Whether you’re a seasoned homeschooler or this is new territory and you plan on homeschooling your kids for the first time, you may struggle to find a balance between work (learning) and leisure (play) for your students. Your plan may be to schedule your kids’ days with time slots focused on academics, followed by breaks during which your kids can engage in less-structured activities.
What if I told you that work and leisure time don’t have to be separate? What if there was a way to structure much of the school day so that learning and play are so intertwined that your students won’t be able to distinguish between the two? As a mother and as a teacher, I have found that when you tap into your children’s intrinsic motivation to learn through play, academic goals are achieved more naturally.
Let’s get specific about play (I’m not talking about hopscotch and board games here). I’m talking about a different kind of play, with infinite possibilities for both learning and engagement: STEM play! Through this type of play, children learn about the concepts of Science, Technology, Engineering, and Math often through highly-engaging, hands-on activities. STEM play can help your children develop essential life skills like problem-solving, creativity, thinking outside the box, resilience, collaboration, and independent work ethic. Play and learning can go hand in hand with the result being academic success. Added bonus? Kids love to play!
As a homeschooler, do you provide opportunities for your children to engage in STEM play? If not, it’s never too late to start! Here are five easy ways to get your kids engaged in STEM activities. The best part? You don’t have to be a science whiz to play with your kids or scaffold their learning. I’ve included the basics here, as well as some ways you can prompt your children’s curiosity while they play:
1. Candy diffusion. Arrange a hard-shell candy (like Skittles) in a circle around the inside edge of a plate. Pour a small amount of warm water onto the middle of the plate (just enough to make a thin layer and reach the candies) and then wait! As the sugar-colored coating dissolves in the added water, the colors spread out, making a fun-looking swirly rainbow on the plate. Ask your kids questions while they watch and play: “Where is the color coming from? Do you see patterns? What would happen if you added cold water instead of warm water, and why does this happen?”
2. Oobleck. Combine one cup of water with food coloring in a baking dish or container, then add two cups of cornstarch. Combine and play! Ask your kids: “What happens when you squeeze the substance? Release it? How does it feel?” Oobleck is a suspension of starch in water, not a full solution. Its ability to transform between solid and liquid is mesmerizing for children - and adults!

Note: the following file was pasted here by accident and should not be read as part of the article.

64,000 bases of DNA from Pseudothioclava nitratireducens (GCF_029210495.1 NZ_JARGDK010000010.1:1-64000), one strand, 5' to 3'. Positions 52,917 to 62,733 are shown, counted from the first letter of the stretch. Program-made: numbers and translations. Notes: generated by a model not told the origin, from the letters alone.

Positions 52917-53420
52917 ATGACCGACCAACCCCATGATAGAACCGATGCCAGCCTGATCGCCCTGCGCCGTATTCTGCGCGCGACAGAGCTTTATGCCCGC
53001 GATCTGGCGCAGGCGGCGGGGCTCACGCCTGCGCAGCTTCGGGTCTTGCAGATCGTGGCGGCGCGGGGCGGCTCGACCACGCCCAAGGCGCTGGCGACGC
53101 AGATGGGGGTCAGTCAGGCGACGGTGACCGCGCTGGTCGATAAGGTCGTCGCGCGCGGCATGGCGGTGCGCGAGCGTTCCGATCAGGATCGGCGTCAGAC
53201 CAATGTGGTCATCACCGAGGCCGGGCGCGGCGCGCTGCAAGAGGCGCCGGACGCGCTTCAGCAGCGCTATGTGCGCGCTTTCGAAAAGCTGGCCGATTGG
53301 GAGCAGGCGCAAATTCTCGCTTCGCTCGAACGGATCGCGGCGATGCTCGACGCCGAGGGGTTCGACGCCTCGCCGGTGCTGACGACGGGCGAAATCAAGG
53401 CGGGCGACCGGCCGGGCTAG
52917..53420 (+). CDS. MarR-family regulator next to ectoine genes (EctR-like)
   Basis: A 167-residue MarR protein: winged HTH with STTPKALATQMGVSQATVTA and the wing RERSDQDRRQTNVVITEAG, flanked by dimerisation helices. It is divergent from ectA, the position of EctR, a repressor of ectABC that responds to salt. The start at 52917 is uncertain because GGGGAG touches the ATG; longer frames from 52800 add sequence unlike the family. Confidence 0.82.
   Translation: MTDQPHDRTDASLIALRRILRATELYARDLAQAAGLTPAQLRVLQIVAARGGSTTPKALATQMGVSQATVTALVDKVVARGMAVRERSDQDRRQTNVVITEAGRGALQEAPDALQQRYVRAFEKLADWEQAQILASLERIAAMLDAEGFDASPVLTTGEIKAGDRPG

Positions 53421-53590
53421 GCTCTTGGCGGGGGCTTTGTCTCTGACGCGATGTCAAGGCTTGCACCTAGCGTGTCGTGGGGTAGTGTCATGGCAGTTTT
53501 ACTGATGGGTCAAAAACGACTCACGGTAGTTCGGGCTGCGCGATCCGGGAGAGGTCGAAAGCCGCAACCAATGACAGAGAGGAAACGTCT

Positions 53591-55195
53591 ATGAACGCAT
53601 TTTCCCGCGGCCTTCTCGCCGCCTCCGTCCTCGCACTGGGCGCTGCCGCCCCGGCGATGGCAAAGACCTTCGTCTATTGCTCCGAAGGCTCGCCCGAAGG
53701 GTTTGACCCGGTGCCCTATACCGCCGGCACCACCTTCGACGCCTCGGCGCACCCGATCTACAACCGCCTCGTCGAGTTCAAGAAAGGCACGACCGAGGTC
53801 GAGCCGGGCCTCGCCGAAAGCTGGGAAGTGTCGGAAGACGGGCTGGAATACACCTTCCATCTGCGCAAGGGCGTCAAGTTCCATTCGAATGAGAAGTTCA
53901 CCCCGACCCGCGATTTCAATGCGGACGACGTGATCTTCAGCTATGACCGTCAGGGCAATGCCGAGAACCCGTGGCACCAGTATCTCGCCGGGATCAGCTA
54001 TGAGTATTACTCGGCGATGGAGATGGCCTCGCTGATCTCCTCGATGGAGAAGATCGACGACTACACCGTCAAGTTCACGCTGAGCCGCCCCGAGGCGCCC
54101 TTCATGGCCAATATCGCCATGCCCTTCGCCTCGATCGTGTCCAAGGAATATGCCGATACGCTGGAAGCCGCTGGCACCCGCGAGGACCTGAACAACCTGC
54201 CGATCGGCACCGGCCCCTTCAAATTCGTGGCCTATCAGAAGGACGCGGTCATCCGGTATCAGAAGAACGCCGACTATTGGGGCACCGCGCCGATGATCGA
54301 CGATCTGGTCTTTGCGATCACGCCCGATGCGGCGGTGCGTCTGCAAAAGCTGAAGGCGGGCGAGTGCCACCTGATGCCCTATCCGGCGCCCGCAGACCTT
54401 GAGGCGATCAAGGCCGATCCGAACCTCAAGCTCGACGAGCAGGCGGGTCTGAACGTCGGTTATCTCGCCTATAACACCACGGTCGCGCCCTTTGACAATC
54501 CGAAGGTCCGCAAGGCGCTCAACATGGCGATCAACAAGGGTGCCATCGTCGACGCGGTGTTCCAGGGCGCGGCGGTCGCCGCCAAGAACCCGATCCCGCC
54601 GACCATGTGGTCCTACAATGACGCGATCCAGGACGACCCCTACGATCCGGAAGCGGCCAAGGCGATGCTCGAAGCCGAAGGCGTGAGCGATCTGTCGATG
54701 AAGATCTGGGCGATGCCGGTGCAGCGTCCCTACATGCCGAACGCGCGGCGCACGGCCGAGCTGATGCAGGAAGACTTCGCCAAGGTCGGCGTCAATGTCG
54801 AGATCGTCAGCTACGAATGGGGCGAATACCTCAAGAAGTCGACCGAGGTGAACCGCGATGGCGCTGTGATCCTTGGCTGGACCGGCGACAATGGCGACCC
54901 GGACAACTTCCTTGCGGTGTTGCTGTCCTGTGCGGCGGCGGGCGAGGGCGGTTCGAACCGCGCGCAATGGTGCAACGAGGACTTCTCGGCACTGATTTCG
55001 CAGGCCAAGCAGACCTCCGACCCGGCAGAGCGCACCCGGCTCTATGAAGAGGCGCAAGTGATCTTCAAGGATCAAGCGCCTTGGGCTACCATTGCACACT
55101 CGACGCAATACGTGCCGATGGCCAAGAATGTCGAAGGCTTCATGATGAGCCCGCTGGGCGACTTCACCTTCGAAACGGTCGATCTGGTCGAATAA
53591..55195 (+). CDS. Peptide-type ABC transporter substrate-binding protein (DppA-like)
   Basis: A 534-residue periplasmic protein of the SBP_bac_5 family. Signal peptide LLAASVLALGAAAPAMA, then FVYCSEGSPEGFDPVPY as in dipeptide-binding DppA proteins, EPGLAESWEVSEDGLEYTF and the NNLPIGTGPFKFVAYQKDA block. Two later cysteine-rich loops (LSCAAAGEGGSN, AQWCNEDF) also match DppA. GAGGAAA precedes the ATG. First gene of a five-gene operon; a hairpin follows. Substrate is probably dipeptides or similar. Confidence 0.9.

3. Pom-pom launcher. Tie the end of a deflated balloon and cut about an inch off the other end. Stretch the open balloon around the end of a paper tube (wrapping or toilet paper). Secure with strong tape (packing tape works well). Place a pom-pom inside the tube and then pull back on the balloon knot. The balloon now holds elastic potential energy! Release the balloon to create kinetic energy and watch the pom-pom fly! Make it more fun by creating shooting targets so your kids can practice their aim!
4. Lava lamp. Fill a plastic bottle one-third full of water and the rest with oil. Drop food coloring on top and wait for it to sink to the bottom. Add half of an Alka-Seltzer tablet and observe. Ask your kids, “Why does the oil sit on top of the water? What’s making the bubbles? Why does the oil float up and down?” Oil floats on top of water because it is less dense. The Alka-Seltzer reacts with the water to make CO2 bubbles, which attach themselves to the blobs of colored water and carry them to the top of the glass. When the bubbles pop, the blobs of colored water fall back to the bottom. Keep adding seltzer for more entertainment!
5. Giant bubbles. Dissolve half a cup of cornstarch into six cups of water. Add 1 Tbsp. of baking powder, half a cup of Dawn dish soap, and 1 Tbsp. of glycerin. Mix and let rest for one to two hours. Then use giant bubble wands (available to purchase at department stores or online). My family loves playing with bubbles for hours of entertainment outside on a warm day. Prompt your children by asking, “Why are bubbles round? Why do they pop? Do bubbles have colors?” Basically, a bubble is air wrapped in soap film, but you can get more specific and talk to your kids about topics like surface tension, light, and elasticity!
Remember, Google is your friend if you don’t have the answers and for ideas on weekly activities for your kids, follow me on Instagram.
Ashley Frampton is a mom of three, Early Childhood Educator, and Elementary Teacher. She has a Master’s Degree (Instructional Leadership) from the University of Calgary and loves inspiring families, educators, and caregivers to help their children learn at home and school. For more ideas, follow her on Facebook, and Instagram.
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